Hey, English-speaking Italian learners.
You’ve got it made in the shade.
Italian is a very easy language for English speakers to learn!
That’s because the two languages share a lot of similarities in vocabulary.
But not all words that look similar between the two languages mean the same thing.
These words are the wolves in sheep’s clothing of language learning.
The false friends!
In this article, we’ll talk about why the Italian and English languages are so similar.
We’ll also dive into how you can improve your Italian by looking at some common Italian false friends.
Italian and English Are Natural Language Friends
To understand why English and Italian are so similar, you have to understand a bit about their shared history. Both English and Italian are part of the large Indo-European language family. Think of this language tree as a family tree, stemming from a single language ancestor.
In this case, that ancestry is Proto-Indo-European, spoken in Central Asia as early as 7,000 BC.
Nomadic tribes from Central Asia started moving into Europe around 5,000 BC, spreading their language along the way. Today, the majority of the languages spoken in Europe belong to the Indo-European language family.
Italian is part of the Latin branch of the Indo-European family, together with Spanish, French and Romanian. Latin was the language of the ancient Romans, and it spread throughout the massive Roman empire which included present-day France, Spain and Italy.
English is part of the Germanic branch of Indo-European languages, together with Dutch, German and the Scandinavian languages. These languages remained independent from the influence of the ancient Romans. Still, the languages of the Latin and Germanic branches have similarities by virtue of being Indo-European languages.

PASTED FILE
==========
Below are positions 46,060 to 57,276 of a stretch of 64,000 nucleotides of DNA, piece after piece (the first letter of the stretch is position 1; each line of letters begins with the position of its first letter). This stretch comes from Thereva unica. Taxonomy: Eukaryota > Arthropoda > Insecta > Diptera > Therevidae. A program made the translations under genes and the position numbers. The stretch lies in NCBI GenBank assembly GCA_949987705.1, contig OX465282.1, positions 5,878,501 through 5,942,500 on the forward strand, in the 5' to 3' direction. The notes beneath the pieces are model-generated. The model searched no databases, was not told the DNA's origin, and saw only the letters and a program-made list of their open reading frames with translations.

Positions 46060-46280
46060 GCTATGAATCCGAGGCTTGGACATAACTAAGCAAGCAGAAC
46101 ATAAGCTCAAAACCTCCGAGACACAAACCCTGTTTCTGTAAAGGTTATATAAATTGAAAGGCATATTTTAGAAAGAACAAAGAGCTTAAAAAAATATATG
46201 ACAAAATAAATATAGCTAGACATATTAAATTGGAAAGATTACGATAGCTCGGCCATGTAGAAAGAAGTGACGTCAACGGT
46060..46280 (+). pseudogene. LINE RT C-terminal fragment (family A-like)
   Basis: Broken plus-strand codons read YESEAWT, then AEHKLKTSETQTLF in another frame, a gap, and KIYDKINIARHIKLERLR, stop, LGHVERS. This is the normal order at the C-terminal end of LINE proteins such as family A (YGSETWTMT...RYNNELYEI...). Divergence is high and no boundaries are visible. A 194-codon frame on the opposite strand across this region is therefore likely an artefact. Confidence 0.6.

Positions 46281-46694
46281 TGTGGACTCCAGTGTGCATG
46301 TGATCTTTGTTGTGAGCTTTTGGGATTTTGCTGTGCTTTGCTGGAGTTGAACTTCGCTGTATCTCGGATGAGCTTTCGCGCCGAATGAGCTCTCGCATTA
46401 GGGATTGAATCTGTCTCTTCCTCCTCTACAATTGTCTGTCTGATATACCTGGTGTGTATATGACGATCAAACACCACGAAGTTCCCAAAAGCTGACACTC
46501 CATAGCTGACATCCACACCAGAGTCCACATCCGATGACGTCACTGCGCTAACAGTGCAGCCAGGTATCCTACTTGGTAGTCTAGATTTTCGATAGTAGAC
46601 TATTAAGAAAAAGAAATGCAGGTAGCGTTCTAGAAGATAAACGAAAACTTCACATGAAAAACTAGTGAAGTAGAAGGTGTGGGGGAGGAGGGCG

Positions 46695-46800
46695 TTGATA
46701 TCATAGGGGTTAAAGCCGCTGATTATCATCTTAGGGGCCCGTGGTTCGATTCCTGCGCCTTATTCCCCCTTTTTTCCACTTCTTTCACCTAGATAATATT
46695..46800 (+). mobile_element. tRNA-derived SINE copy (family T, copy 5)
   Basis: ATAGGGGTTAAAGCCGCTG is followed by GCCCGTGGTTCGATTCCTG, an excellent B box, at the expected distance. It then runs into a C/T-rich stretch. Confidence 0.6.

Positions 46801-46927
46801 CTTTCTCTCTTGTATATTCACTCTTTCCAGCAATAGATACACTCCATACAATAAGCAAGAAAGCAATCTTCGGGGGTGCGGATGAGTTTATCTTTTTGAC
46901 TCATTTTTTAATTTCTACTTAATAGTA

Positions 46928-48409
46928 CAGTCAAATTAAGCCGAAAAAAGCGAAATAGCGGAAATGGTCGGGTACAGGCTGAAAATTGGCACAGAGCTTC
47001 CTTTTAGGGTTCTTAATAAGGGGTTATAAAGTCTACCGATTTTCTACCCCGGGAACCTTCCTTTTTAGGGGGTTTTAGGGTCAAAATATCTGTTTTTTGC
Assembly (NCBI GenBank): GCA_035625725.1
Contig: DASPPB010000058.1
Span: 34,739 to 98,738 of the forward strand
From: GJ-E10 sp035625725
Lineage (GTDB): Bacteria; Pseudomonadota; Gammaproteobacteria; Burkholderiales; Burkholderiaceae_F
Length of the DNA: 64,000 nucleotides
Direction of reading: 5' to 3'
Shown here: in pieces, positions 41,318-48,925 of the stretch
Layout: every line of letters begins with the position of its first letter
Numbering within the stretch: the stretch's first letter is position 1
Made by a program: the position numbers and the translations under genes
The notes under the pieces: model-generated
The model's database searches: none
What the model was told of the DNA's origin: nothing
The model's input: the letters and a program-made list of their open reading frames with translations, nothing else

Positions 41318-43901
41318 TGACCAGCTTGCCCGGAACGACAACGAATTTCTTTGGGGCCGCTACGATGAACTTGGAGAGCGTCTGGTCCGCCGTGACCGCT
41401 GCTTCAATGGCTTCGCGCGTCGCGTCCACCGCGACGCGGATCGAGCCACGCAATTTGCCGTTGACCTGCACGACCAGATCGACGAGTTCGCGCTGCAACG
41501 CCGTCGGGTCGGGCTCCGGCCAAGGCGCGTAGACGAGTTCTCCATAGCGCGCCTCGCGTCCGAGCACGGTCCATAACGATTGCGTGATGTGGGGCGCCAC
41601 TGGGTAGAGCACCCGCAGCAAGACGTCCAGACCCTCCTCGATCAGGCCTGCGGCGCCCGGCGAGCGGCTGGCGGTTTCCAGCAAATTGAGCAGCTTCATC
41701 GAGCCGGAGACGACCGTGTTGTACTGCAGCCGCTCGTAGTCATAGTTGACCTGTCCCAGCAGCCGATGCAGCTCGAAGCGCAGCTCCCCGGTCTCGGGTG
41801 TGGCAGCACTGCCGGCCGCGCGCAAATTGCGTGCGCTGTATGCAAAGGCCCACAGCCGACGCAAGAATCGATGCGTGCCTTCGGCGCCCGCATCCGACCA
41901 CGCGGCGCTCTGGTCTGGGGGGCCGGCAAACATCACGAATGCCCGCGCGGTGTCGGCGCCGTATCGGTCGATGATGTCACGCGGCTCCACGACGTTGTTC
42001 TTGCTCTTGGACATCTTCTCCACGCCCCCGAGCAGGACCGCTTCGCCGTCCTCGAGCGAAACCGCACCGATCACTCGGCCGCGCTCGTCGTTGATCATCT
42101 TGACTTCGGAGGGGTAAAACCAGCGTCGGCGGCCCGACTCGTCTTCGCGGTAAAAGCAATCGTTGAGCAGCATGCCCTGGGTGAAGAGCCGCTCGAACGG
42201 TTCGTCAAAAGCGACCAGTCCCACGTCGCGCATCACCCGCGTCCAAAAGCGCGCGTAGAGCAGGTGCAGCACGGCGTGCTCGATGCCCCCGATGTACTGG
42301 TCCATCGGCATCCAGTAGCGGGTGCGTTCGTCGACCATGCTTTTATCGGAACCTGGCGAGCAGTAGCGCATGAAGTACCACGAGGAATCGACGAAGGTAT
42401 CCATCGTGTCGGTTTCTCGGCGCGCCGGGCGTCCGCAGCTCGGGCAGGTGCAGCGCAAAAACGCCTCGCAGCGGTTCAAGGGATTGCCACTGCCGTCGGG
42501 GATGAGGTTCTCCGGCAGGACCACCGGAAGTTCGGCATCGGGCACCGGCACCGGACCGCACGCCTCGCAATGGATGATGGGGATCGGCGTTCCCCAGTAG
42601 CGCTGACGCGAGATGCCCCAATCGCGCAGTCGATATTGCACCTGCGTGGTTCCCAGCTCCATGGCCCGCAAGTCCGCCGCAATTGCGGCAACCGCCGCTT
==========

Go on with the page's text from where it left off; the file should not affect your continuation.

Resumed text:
English, however, is unique among the Germanic languages. Remember 1066 and the Battle of Hastings from history class? After this event, England was taken over by William the Conqueror of Normandy, whose people spoke Old French. One of the results was that the English language became Latinized.
That’s why the English language has a large portion of its vocabulary (about 40%) rooted in Latin, and why the sentence structure of English is more similar to the Latin languages than its Germanic counterparts.
What Are Italian Cognates and False Friends?
Since the Italian and English languages share roots, there are a lot of words in both languages that share a common Latin root. These words can be split up into two groups: cognates and false friends. Learning about these two can help improve your Italian vocabulary.
A cognate is a word that has a similar spelling and the exact same meaning between two languages. For example, tavolo and table. Forchetta and fork. Piatto and plate. They’re not exactly the same, but close enough that an English speaker can easily remember the Italian equivalent. Cognates are your true friends when it comes to learning a second language.
The false friend, on the other hand, make learning a new language a bit more tricky. A false friend is a word in a foreign language that’s spelled and pronounced in a similar way to a word in another language but has a totally different meaning. Therefore, you have to memorize what the false friends are in your target language to make sure you aren’t saying the wrong thing.